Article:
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Definition of LED

3 definitions found:

Lead \Lead\ (l[=e]d), v. t. [imp. & p. p. {Led} (l[e^]d); p. pr.
     & vb. n. {Leading}.] [OE. leden, AS. l[=ae]dan (akin to OS. l[=e]dian, D. leiden, G. leiten, Icel. le[imac][eth]a, Sw. leda, Dan. lede), properly a causative fr. AS. li[eth]an to go; akin to OHG. l[imac]dan, Icel. l[imac][eth]a, Goth. lei[thorn]an (in comp.). Cf. {Lode}, {Loath}.]
     1. To guide or conduct with the hand, or by means of some physical contact or connection; as, a father leads a child; a jockey leads a horse with a halter; a dog leads a blind man. [1913 Webster]

              If a blind man lead a blind man, both fall down in the ditch.                            --Wyclif (Matt. xv.
                                                    14.) [1913 Webster]

              They thrust him out of the city, and led him unto the brow of the hill.                 --Luke iv. 29. [1913 Webster]

              In thy right hand lead with thee
              The mountain nymph, sweet Liberty.    --Milton. [1913 Webster]

     2. To guide or conduct in a certain course, or to a certain place or end, by making the way known; to show the way, esp. by going with or going in advance of. Hence, figuratively: To direct; to counsel; to instruct; as, to lead a traveler; to lead a pupil. [1913 Webster]

              The Lord went before them by day in a pillar of a cloud, to lead them the way.          --Ex. xiii.
                                                    21. [1913 Webster]

              He leadeth me beside the still waters. --Ps. xxiii.
                                                    2. [1913 Webster]

              This thought might lead me through the world's vain mask. Content, though blind, had I no better guide.
                                                    --Milton. [1913 Webster]

     3. To conduct or direct with authority; to have direction or charge of; as, to lead an army, an exploring party, or a search; to lead a political party. [1913 Webster]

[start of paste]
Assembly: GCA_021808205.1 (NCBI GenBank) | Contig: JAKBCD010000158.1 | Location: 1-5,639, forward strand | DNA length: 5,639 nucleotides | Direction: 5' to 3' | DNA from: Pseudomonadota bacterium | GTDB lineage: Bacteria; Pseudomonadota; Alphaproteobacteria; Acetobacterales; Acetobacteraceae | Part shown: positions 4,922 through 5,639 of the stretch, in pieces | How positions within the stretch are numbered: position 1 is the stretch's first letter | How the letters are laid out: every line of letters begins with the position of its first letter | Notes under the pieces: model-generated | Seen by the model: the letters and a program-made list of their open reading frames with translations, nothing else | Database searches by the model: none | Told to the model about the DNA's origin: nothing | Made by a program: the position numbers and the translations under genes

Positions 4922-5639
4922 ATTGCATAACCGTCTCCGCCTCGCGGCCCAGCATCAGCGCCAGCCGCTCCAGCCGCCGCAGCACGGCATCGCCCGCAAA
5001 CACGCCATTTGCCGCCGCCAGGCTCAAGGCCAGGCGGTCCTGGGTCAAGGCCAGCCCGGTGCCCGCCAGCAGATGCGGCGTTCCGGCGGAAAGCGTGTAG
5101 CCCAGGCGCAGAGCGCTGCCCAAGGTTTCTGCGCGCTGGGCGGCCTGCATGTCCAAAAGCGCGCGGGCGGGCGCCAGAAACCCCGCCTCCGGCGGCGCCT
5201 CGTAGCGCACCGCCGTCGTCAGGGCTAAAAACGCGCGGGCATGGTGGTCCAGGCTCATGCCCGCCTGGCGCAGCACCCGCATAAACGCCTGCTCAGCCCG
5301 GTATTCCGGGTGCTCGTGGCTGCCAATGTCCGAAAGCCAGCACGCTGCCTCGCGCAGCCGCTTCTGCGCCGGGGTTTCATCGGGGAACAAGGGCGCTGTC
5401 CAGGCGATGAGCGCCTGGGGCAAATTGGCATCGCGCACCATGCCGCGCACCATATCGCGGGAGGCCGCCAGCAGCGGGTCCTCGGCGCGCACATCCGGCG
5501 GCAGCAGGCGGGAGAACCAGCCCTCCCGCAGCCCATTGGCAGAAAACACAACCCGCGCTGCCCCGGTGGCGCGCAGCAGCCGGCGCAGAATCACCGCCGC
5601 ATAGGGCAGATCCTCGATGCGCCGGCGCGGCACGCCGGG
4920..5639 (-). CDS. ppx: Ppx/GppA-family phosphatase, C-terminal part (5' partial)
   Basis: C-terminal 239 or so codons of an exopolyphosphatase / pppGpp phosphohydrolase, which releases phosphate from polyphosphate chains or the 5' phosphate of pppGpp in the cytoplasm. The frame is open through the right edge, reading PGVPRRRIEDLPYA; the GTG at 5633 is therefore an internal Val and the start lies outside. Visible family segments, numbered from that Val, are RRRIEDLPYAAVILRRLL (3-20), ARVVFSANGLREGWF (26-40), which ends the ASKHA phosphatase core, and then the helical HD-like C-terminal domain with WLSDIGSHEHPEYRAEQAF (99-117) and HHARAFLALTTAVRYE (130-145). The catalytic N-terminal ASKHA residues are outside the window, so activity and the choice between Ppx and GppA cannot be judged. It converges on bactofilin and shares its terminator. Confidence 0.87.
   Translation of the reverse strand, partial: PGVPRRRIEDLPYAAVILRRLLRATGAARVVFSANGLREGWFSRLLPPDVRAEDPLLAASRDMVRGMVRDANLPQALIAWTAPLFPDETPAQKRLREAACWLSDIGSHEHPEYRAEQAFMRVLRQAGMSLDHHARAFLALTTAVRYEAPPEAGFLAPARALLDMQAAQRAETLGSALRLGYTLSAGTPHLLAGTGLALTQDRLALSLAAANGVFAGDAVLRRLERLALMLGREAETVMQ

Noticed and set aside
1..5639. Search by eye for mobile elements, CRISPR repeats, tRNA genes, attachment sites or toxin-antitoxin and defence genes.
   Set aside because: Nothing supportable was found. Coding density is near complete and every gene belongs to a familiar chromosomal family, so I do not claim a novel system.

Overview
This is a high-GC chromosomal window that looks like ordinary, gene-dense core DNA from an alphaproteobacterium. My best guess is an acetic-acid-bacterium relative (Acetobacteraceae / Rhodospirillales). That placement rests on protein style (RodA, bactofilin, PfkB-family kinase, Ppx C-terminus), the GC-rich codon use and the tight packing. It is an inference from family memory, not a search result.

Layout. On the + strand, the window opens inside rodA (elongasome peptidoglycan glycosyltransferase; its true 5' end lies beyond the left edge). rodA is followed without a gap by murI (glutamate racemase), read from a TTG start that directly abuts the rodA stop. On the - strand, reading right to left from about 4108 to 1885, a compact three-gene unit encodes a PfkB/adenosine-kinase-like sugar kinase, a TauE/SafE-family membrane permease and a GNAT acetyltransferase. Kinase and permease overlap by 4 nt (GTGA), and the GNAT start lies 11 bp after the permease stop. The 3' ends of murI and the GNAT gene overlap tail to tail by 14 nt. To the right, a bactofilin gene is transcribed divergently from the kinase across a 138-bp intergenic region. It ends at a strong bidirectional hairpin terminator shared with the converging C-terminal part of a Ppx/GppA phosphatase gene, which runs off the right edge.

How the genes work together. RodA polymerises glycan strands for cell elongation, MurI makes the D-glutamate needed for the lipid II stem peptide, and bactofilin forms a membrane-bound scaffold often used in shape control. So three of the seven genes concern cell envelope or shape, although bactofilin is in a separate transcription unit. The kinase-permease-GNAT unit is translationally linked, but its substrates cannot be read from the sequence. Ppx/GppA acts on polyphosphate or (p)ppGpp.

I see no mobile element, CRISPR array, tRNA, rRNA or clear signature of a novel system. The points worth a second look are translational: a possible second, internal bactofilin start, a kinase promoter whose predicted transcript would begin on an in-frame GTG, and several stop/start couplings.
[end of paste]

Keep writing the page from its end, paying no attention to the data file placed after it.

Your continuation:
Christ took not upon him flesh and blood that he might conquer and rule nations, lead armies, or possess places.                       --South. [1913 Webster]

     4. To go or to be in advance of; to precede; hence, to be foremost or chief among; as, the big sloop led the fleet of yachts; the Guards led the attack; Demosthenes leads the orators of all ages. [1913 Webster]

              As Hesperus, that leads the sun his way. --Fairfax. [1913 Webster]

              And lo ! Ben Adhem's name led all the rest. --Leigh Hunt. [1913 Webster]

     5. To draw or direct by influence, whether good or bad; to prevail on; to induce; to entice; to allure; as, to lead one to espouse a righteous cause. [1913 Webster]

              He was driven by the necessities of the times, more than led by his own disposition, to any rigor of actions.                              --Eikon Basilike. [1913 Webster]

              Silly women, laden with sins, led away by divers lusts.                                --2 Tim. iii.
                                                    6 (Rev. Ver.). [1913 Webster]

     6. To guide or conduct one's self in, through, or along (a certain course); hence, to proceed in the way of; to follow the path or course of; to pass; to spend. Also, to cause (one) to proceed or follow in (a certain course). [1913 Webster]

              That we may lead a quiet and peaceable life. --1 Tim. ii. 2. [1913 Webster]

              Nor thou with shadowed hint confuse
              A life that leads melodious days.     --Tennyson. [1913 Webster]

              You remember . . . the life he used to lead his wife and daughter.                         --Dickens. [1913 Webster]

     7. (Cards & Dominoes) To begin a game, round, or trick, with; as, to lead trumps; the double five was led. [1913 Webster]

     {To lead astray}, to guide in a wrong way, or into error; to seduce from truth or rectitude.

     {To lead captive}, to carry or bring into captivity.

     {To lead the way}, to show the way by going in front; to act as guide. --Goldsmith. [1913 Webster]

The Collaborative International Dictionary of English v.0.48 [gcide]

Led \Led\ (l[e^]d), imp. & p. p.
     of {Lead}.
     [1913 Webster]

     {Led captain}. An obsequious follower or attendant. [Obs.]

     {Led horse}, a sumpter horse, or a spare horse, that is led along. [1913 Webster] Leden

The Collaborative International Dictionary of English v.0.48 [gcide]

         Light-Emitting Diode

V.E.R.A. -- Virtual Entity of Relevant Acronyms (June 2013) [vera]

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